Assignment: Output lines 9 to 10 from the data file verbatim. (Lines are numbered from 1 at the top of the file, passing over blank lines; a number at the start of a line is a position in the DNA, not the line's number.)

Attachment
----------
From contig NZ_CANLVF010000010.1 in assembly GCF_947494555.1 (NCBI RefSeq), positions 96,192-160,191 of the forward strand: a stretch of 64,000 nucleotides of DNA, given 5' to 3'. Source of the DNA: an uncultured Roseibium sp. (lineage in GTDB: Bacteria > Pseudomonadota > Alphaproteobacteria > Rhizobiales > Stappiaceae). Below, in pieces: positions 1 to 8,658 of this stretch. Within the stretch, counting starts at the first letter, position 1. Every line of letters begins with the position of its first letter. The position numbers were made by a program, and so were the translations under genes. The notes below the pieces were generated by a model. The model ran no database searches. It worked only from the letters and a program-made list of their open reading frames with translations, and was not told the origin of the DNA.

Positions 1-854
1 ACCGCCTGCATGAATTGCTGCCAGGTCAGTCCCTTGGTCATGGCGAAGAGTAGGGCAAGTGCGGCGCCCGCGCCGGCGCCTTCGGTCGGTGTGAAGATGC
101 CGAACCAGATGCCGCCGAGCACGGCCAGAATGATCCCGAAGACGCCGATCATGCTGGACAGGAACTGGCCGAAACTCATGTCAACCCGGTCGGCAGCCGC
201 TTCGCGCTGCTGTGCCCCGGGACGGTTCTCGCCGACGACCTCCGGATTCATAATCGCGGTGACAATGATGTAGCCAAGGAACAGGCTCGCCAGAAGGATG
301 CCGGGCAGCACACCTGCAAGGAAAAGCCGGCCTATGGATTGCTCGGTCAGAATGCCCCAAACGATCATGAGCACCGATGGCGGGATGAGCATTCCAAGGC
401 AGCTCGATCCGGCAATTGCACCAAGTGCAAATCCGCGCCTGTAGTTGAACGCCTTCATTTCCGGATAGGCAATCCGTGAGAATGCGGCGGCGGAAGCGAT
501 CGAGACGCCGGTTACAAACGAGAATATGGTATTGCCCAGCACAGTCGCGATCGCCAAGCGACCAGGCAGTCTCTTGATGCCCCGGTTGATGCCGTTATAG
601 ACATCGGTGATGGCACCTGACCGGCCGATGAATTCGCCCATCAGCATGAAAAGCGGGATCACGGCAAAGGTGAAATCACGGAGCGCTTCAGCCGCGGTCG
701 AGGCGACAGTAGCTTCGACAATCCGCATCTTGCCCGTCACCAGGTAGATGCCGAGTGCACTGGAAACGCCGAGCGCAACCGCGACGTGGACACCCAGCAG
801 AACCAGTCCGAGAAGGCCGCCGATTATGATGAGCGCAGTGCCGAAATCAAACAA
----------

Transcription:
601 ACATCGGTGATGGCACCTGACCGGCCGATGAATTCGCCCATCAGCATGAAAAGCGGGATCACGGCAAAGGTGAAATCACGGAGCGCTTCAGCCGCGGTCG
701 AGGCGACAGTAGCTTCGACAATCCGCATCTTGCCCGTCACCAGGTAGATGCCGAGTGCACTGGAAACGCCGAGCGCAACCGCGACGTGGACACCCAGCAG